There’s a very strange mistake at the start of the book. The games, few as they are, use figurine notation and the publishers decided to print a table of piece letters and their equivalent figurine. However, the letters, rather than the figurines, appear in both columns. There are also a few typos but, by and large, the production values are good.
Not for everyone, then, but if the content appeals, you’ll enjoy this book.
Richard James, Twickenham 12th November 2021
Book Details :
Softcover: 260 pages
Publisher: Thinkers Publishing; 1st edition (5 July 2021)
A collection of the classic games of British chess, including one or two which, though truly memorable, are by no means masterpieces; with a few more included by way of a little light relief. We shouldn’t be serious all the time, even at the chess board.
Neil is a retired county court judge who, after living in Bedford for over 40 years and playing for Bedford (and on Bedfordshire on occasions when they got desperate), now lives near Norwich and plays for Wymondham chess club.
Before going further please take this opportunity to Look Inside.
Despite being published in 2019 BCN was recently offered a copy of Memorable Games of British Chess and was unable to resist the chance to review this self-published Amazon book from Neil Hickman, a friend of Jim Plaskett.
The book is a paperback and of a size making it physically easy to read. Unlike some Amazon published efforts the paper is of decent quality (not yellowing) and the printing is clear. The diagrams are frequent and excellent of a decent size. Each diagram has a [Position after 24.0-0] type caption.
Many of you will be familiar with
which highlight successes by British chess players.
The authors book presents ninety OTB and correspondence games (which is a nice touch) covering the period 1788(!) to 2016 and selecting just this number must have been challenging to say the very least. Confidence in the book is derived early from a truly excellent List of Sources demonstrating an academic and studious attitude to the job in hand.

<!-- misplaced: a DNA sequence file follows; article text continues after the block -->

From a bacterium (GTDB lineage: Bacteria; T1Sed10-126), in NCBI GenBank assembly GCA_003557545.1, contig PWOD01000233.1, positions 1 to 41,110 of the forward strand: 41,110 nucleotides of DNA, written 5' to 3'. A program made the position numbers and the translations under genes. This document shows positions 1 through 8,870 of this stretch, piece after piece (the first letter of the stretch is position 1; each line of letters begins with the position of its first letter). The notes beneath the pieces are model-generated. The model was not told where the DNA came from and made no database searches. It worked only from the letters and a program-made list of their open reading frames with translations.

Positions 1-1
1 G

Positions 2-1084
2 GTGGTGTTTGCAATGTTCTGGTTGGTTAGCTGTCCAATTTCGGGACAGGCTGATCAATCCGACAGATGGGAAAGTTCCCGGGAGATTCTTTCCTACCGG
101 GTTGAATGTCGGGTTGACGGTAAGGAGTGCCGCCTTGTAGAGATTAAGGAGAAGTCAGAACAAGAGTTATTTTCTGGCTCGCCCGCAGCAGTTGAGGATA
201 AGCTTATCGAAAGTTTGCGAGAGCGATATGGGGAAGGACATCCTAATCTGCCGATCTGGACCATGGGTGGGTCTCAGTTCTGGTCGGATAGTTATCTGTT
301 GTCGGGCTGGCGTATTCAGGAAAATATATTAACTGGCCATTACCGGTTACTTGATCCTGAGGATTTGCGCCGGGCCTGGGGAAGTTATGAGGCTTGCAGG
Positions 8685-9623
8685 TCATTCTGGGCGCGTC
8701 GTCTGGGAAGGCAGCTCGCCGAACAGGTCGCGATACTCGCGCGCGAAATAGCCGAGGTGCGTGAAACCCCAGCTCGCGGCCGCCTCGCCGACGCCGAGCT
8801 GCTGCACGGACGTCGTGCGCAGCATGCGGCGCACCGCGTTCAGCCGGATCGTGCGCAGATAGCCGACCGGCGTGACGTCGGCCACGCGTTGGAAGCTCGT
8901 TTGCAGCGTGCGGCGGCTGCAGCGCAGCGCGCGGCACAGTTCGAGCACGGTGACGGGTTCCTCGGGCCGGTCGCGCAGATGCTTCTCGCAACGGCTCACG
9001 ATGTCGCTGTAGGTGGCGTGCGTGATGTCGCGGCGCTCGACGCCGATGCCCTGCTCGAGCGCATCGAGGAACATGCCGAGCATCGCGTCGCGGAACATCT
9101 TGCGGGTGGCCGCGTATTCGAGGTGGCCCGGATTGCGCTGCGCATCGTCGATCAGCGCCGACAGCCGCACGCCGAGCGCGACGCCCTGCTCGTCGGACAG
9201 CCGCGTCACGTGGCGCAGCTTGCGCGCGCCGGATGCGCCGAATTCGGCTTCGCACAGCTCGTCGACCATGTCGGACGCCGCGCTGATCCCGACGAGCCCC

Each game is prefaced by background information on the game, venue, circumstances and details of the players all of which is most welcome. The book started well since the first game Bowdler-Conway, London, 1788 was unknown to myself. Instantly memorable however since Thomas Bowdler caused the creation of the verb “Bowdlerise” and the game was one of the very first recorded double rook sacrifices that is also discussed in the charming
To give you some idea of the annotations here we have game 66, Ligterink-Miles, Wijk aan Zee, 1984:
A wonderful finish to be sure.
and secondly we have Game 58 played in Luton in 1976 between Viktor Korchnoi and Peter Montgomery:
also delightful in its own modest way.
The other 88 games all have their own significance including games of historical significance covering many of the greats with detailed articles on this review web site.
The author clearly has done his homework and a nice touch is the listing for each game of where in the literature it had been previously annotated. The notes are chatty and friendly and not spoilt by reams of dull engine analysis. It was delightful to find mentions of British players who rarely get a mention such as Edward Jackson, Thomas Lawrence, Francis William Viney of the General Post Office, Herbert Francis Gook of HM Customs, Harold Saunders and Kenneth Charlesworth to name but a few.
Of course, the old favourites are given the treatment including Alekhine-Yates, Capablanca-Thomas, Bronstein-Alexander, Penrose-Tal etc plus our modern heroes such as Michael Adams, Luke McShane, Gawain Jones, David Howell, Julian Hodgson, Nigel Short and John Nunn.
I particularly like the annotations which include those from other notable authors and sources and in summary, this is a charming book that would make an excellent coffee table book for any chess enthusiast and you won’t be disappointed.
“Pawns are the soul of chess.” We have all heard this phrase more than once in our chess life and we owe it to the great French player François-André Danican, so-called Philidor, considered one of the best chess players of the 18th century.